Sculptor Lily Cox-Richard presents new work that responds to the history and materiality of the Blanton’s William J. Battle Collection of Plaster Casts, a set of nineteenth-century replicas of ancient Greek and Roman sculptures and one of the few remaining collections of this kind in the United States. Such casts were once an integral part of artistic training throughout the Western world and were believed to embody aesthetic and cultural standards of taste, beauty, democracy, and learnedness. Cox-Richard’s sculptural installation invites us to consider the legacy of these objects, raising questions about their role in perpetuating notions of physical “perfection” and “whiteness” as ideal.
Many Greek and Roman marble sculptures were in fact originally polychromed—brightly painted, gilded, or otherwise embellished—although little of this surface decoration has withstood the passage of time. This creates the false impression that these sculptures, and ancient people, were all white, a misperception compounded by their later casting in white plaster. Using both modern 3D scanning technology and scagliola, an antique method of producing colorful imitation marble, Cox-Richard’s work subverts the myth of classical sculptures’ whiteness and proposes new narratives for these objects.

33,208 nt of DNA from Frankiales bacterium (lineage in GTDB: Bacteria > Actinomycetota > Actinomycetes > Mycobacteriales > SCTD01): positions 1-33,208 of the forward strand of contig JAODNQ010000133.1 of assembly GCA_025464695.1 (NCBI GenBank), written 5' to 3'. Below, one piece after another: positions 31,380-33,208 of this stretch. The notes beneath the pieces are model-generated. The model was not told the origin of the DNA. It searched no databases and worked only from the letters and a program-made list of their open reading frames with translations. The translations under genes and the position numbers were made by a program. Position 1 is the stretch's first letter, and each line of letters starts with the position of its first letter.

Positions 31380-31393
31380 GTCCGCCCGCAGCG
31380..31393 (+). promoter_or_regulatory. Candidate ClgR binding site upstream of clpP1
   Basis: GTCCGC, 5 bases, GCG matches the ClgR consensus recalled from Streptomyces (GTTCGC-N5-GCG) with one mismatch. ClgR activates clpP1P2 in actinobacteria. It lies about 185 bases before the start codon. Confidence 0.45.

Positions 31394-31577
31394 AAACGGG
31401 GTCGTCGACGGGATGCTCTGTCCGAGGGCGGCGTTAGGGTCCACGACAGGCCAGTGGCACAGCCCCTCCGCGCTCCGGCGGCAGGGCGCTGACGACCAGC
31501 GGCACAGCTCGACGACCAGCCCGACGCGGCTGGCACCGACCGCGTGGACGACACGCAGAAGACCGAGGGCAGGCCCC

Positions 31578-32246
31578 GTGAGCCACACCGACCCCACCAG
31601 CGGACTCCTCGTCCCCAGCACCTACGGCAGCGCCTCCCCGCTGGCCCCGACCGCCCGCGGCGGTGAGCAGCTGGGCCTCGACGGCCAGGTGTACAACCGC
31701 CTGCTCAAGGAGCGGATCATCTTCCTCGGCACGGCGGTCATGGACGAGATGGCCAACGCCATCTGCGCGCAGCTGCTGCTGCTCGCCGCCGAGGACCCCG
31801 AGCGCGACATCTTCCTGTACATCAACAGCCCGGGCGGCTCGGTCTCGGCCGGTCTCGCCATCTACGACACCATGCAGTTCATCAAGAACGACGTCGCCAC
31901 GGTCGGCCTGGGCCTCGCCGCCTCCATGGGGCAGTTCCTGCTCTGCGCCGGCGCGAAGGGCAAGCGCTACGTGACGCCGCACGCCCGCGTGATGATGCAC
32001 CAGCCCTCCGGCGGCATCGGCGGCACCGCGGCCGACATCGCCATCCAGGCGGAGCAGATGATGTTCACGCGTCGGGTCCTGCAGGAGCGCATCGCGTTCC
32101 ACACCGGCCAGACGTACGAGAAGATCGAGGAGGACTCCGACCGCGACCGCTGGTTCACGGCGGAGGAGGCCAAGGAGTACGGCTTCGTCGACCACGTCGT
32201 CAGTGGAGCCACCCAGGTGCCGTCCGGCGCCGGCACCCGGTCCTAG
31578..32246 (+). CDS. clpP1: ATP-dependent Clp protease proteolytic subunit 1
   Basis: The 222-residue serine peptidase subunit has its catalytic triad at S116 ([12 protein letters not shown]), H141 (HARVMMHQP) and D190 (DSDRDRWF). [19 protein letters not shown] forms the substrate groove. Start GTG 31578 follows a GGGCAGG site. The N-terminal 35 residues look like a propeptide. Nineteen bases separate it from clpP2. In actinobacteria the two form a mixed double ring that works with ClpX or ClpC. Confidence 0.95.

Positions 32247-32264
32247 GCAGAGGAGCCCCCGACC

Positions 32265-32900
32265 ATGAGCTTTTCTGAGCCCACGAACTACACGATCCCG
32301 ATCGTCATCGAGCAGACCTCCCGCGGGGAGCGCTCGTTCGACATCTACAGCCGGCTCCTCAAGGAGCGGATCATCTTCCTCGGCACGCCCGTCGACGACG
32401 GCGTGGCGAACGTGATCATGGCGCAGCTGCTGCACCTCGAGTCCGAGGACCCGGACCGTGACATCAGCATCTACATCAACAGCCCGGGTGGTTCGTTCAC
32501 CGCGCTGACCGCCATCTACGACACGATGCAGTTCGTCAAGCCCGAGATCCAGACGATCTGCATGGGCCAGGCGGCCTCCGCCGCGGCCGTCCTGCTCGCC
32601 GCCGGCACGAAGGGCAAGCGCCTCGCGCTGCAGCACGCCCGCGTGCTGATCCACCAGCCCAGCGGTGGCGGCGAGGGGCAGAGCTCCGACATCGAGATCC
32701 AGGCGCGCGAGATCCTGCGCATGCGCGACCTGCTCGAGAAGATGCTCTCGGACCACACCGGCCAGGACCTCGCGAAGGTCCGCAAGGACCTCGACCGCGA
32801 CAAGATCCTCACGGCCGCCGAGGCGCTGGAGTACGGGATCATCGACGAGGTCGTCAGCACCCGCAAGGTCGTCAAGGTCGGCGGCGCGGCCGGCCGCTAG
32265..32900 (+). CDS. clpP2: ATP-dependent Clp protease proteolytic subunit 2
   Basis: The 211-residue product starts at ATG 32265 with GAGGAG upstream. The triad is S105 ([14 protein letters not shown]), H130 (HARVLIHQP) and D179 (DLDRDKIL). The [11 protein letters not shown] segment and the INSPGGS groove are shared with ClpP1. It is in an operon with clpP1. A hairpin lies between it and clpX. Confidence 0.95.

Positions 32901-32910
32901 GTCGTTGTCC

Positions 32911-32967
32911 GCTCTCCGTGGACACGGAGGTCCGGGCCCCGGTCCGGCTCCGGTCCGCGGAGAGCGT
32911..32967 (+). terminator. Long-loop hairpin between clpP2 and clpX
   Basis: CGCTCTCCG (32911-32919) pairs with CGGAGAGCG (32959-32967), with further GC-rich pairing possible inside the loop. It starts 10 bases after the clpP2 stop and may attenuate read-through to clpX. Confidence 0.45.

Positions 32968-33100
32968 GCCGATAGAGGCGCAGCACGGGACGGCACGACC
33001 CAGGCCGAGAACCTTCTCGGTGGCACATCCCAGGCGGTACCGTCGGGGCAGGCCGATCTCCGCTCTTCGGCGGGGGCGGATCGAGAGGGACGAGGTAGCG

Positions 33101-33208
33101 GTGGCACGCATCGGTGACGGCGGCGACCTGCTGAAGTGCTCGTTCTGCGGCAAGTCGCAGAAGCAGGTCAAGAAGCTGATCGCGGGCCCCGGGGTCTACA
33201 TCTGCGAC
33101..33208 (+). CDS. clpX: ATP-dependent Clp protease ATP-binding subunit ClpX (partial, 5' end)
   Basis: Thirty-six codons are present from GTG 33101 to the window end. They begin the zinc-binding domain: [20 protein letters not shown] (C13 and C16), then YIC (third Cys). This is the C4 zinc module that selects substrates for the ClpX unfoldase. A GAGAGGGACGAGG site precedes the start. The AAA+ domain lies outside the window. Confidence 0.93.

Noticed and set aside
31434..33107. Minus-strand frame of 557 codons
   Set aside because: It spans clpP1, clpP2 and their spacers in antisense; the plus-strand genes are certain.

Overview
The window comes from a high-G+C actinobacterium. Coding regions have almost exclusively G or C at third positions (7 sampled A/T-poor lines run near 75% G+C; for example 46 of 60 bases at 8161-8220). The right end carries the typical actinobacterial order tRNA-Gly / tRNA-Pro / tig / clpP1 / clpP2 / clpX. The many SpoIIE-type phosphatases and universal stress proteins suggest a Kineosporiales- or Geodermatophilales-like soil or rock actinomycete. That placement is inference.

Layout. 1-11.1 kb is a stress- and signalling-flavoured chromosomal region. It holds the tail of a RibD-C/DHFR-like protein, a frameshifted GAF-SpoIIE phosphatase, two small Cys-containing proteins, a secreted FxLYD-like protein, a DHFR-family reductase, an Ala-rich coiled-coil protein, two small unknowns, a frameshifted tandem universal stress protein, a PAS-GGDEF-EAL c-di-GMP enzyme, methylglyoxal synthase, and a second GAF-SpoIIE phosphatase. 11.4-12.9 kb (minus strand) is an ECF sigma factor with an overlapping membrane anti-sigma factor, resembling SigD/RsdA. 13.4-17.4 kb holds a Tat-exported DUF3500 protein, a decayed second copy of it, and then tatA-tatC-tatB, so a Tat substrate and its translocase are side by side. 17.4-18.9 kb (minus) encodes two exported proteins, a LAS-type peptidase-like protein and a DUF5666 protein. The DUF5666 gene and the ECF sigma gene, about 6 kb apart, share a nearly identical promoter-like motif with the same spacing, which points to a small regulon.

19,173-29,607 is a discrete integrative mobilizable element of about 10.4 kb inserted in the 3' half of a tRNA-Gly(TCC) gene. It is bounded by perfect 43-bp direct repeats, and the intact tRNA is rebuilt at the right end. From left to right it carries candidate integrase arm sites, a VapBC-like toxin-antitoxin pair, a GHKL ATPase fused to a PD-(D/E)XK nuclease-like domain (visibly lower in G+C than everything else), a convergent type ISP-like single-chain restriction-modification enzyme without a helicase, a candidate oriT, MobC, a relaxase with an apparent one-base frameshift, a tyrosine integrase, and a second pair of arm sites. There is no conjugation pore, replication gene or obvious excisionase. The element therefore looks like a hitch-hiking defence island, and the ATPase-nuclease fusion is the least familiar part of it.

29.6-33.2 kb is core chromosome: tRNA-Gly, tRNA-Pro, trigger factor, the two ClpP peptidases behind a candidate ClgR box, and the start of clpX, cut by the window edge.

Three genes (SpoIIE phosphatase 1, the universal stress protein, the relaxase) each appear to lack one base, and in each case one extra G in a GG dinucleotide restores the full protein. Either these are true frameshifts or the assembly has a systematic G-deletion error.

Organized by Claire Howard, Assistant Curator of Modern and Contemporary Art, Blanton Museum of Art.
The Contemporary Project is organized by the Blanton Museum of Art.
Major funding is provided by Suzanne McFayden.
Lily Cox-Richard, She-Wolf and Ramp